Another advice column obsession, another opportunity to have eyes opened


I’ve written in the past about my obsession with Dear Prudence, an advice column on

I’ve discovered an advice blog that I now read regularly: AskAManager, and it’s all about work, from the benign (“How long can your resume be?”) to the bizarre (“Low performers in my office are paraded around and forced to wear dunce caps”).

This week, a reader wondered how best to navigate job interviews in a wheelchair.

In order to be out and about for eight to ten hours a day for a commute and job, I’m going to have to use my wheelchair. The thing is, I’m terrible at it. I bump into doorways. I have trouble getting lined up with desks properly. I’ve run into people accidentally — a lot. Plus, I sweat quite a bit while using it, probably a combination of muscles unused to the work of pushing it and nervous perspiration. I think time and practice will help me get better at it, but what do I do for job interviews now? 

Now, first of all, we all know job interviews are painful in any circumstance, but this is one of those things those of us who don’t use wheelchairs would never think of. While we talk a lot about wheelchair users (for example) leading as normal a life as possible, this points to how much effort "normal" can take.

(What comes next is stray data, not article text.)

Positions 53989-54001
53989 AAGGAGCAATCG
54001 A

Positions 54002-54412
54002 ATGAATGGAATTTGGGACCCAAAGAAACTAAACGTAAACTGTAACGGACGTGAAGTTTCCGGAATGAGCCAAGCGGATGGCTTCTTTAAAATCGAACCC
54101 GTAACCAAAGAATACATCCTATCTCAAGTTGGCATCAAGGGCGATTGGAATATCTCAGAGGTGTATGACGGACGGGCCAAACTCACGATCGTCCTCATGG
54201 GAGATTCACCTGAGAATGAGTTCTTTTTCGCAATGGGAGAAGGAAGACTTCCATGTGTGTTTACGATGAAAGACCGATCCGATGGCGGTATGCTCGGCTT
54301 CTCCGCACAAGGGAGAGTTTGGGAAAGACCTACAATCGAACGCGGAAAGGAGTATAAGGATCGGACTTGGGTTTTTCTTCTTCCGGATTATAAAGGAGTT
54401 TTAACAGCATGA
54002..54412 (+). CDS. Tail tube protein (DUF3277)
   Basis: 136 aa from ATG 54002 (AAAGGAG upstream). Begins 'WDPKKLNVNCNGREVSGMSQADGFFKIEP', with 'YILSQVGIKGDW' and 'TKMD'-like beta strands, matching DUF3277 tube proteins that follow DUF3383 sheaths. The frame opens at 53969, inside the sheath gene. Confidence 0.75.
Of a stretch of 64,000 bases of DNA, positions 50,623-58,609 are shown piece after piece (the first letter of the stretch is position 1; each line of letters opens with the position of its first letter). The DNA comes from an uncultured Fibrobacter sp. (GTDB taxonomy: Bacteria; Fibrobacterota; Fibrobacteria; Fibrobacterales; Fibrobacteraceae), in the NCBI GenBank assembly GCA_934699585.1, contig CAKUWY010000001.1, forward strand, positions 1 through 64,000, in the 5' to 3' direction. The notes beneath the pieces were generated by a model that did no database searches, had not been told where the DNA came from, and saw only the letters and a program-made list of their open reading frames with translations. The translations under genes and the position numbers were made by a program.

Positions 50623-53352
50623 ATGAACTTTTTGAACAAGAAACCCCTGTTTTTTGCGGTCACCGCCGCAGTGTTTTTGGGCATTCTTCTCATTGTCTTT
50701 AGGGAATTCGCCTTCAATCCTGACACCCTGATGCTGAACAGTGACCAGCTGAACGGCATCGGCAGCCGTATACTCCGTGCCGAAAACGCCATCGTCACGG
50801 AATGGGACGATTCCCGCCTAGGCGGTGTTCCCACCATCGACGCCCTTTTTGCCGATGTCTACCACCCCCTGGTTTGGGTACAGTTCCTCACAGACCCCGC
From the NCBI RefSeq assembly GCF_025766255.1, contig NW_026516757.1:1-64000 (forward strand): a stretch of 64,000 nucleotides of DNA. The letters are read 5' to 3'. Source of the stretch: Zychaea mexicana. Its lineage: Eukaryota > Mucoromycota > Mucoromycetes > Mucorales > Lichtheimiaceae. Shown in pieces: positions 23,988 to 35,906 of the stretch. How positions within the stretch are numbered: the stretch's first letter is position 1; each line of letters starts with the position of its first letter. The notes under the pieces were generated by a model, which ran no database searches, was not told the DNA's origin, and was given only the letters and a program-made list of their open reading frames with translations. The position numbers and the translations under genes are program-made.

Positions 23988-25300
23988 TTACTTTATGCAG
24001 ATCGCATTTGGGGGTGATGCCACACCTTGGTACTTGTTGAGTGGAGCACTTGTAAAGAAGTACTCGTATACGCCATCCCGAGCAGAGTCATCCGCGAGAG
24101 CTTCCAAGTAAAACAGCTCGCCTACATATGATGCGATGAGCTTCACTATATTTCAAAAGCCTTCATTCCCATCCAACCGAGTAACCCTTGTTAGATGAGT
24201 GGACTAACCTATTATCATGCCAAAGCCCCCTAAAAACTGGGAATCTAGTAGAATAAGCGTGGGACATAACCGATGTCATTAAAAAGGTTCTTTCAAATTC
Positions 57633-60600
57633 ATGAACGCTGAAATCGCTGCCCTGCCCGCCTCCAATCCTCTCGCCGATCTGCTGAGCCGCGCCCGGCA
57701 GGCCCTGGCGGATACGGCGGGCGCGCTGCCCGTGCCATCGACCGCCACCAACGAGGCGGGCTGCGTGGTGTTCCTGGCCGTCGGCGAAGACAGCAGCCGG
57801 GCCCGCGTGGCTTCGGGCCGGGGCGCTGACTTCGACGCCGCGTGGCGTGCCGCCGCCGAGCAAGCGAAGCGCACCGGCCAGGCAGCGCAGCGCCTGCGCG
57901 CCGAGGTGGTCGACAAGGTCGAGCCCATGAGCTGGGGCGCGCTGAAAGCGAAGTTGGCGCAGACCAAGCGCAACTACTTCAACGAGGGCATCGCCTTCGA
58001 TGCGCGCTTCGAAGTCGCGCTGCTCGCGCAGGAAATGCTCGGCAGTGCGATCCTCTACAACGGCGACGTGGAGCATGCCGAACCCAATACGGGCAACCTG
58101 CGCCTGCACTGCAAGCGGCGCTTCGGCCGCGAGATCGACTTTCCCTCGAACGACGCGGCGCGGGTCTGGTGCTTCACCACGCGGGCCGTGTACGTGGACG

I should mention this blog has has a passionate community of commentators and many of them not only had helpful suggestions, from making sure your interview suit allows you to maneuver, to practice, practice, practice, to wondering whether a rollator might be a more workable option.

Other commenters discussed things like insurance coverage (She doesn’t qualify for an electric power chair), Medicare issues, etc.

And, as most providers will appreciate: the wheelchair user had to travel an hour to buy her chair because she lives in—a rural area!

And now, just for fun, a few more headlines:

I punched a coworker at the office Christmas party

A vegan coworker is being aggressive toward me about food

My office wants us to chip in to send our CEO's family on a ski trip

I just hope I don’t come across this question on the blog:

"I recently asked if anyone needed anything from the grocery store and one of my direct reports had the nerve to ask me to pick her up a half gallon of milk. She even specified “skim.” Should I write her up?